Many things can cause a service, like IIS’s World Wide Web Publishing Service, to fail on startup. When troubleshooting such an issue, Process Monitor can be an invaluable tool. What Process Monitor does is monitor all File and Registry access on the system in real-time. The latest version of process monitor can be obtained here.

Most of the time, we use this tool to troubleshoot Access Denied related issues. In those scenarios, Process Monitor shows exactly what user account tried to access what file or registry key when the Access Denied error occurred.

Troubleshooting service startup issue when it’s not a simple Access Denied scenario

When the issue is not Access Denied, it can be difficult to track down the root cause using Process Monitor. Below is an issue I worked on recently that’s a perfect example of this.

Problem - When attempted to start the World Wide Web Publishing Service, a popup with the below error message appears:

Windows could not start the World Wide Web Publishing Service on Local Computer. For more information, review the System Event log. If this is a non-Microsoft service, contact the service vendor, and refer to service-specific error code -2147221164.

One or more of the following events are found in the System Event Log:

Event Type: Error
Event Source: W3SVC
Event Category: None
Event ID: 1036
Description:
A failure occurred while initializing the configuration manager for the World Wide Web Publishing Service. The data field contains the error number.

For more information, see Help and Support Center at http://go.microsoft.com/fwlink/events.asp.
Data:
0000: 80040154

Event Type: Error
Event Source: W3SVC
Event Category: None
Event ID: 1005
Description:
The World Wide Web Publishing Service is exiting due to an error. The data field contains the error number.

For more information, see Help and Support Center at http://go.microsoft.com/fwlink/events.asp.
Data:
0000: 80040154

Event Type: Error
Event Source: Service Control Manager
Event Category: None
Event ID: 7024
Description:
The World Wide Web Publishing Service service terminated with service-specific error 2147746132 (0x80040154).

For more information, see Help and Support Center at http://go.microsoft.com/fwlink/events.asp.


Here are the steps I took to capture the necessary information using Process Monitor:

  1. Launch Process Monitor.
  2. Run net start w3svc from a command prompt to reproduce the issue.
  3. Microsoft Windows [Version 5.2.3790]
    (C) Copyright 1985-2003 Microsoft Corp.

    C:\>net start w3svc
    The World Wide Web Publishing Service service is starting.
    The World Wide Web Publishing Service service could not be started.

    A service specific error occurred: 2147746132.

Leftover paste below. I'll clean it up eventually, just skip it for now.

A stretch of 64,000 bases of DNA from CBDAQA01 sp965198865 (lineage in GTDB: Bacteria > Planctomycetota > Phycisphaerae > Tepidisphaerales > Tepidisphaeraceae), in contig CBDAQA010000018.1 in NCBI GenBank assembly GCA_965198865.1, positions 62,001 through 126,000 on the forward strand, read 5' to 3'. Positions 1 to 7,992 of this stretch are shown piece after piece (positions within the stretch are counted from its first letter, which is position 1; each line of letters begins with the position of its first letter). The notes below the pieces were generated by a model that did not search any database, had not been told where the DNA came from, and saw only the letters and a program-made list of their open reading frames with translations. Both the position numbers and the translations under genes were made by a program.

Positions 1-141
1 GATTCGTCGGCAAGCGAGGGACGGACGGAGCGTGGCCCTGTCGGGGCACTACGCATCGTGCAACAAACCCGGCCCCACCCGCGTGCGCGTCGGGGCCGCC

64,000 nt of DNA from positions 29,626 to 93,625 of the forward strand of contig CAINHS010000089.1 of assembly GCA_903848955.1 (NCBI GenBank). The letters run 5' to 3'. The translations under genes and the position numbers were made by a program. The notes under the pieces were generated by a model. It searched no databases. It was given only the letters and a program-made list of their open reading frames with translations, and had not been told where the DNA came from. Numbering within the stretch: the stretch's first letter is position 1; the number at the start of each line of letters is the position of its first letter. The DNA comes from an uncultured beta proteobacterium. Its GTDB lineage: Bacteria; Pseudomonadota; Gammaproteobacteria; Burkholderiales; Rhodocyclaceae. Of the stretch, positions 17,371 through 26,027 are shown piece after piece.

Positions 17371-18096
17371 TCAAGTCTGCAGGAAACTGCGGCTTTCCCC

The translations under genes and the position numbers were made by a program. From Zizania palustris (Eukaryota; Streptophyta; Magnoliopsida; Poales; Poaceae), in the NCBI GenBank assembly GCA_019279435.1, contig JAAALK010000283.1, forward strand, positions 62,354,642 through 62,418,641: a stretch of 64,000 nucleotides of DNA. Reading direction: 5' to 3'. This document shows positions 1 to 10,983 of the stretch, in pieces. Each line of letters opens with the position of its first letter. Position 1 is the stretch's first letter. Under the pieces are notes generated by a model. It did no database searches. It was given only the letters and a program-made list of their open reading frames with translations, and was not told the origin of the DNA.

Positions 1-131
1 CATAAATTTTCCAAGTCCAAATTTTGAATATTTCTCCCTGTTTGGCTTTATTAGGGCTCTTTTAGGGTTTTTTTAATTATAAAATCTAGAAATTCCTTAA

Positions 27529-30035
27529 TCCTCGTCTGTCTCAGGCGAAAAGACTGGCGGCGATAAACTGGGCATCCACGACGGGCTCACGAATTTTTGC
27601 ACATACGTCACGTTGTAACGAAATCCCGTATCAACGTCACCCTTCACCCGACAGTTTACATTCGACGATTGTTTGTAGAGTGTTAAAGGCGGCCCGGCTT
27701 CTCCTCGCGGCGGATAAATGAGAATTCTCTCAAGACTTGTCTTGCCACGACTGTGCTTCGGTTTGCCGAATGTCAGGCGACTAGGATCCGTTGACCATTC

More help is available by typing NET HELPMSG 3547.

  4. Click the magnifying glass icon () in Process Monitor to stop the capture.

Process Monitor logs a lot of data so it’s best to filter the output accordingly. To get an idea of where to start, I searched on error 80040154 from the event log entries and found this means “Class not registered”. Since “Class not registered” is caused by something missing in the registry, I looked for a Result of “NAME NOT FOUND” in the Process Monitor Output.

As you’ll quickly find out, “NAME NOT FOUND” occurs all the time. This is due to programs searching different locations for something until it finds it and a result of “SUCCESS” appears.

The way I found to make this easier to troubleshoot is to capture another Process Monitor log on a server where the World Wide Web Publishing Service starts successfully and then filter both logs for the specific process that is failing.

Here’s how to configure the filter for IIS 6.0 on Windows Server 2003.

  1. In Process Monitor, click Filter/Filter…
  2. Select “Command Line” and “is” for the first two drop-down lists.
  3. Then enter C:\WINDOWS\System32\svchost.exe -k iissvcs and click Add as follows:


Comparing the output from both, I found the below difference:

On server where W3SVC fails

On server where W3SVC works

Here the HKEY_CLASSES_ROOT\AppID\{A9E69610-B80D-11D0-B9B9-00A0C922E750}\LocalService value was missing from the registry on the server where the service failed to start, but was present on the server where it succeeded.

Resolution

To resolve the issue, use regedit.exe to export the missing key from the working server and import it to the server that fails. Running IISRESET from a command prompt was also required here to resolve the issue.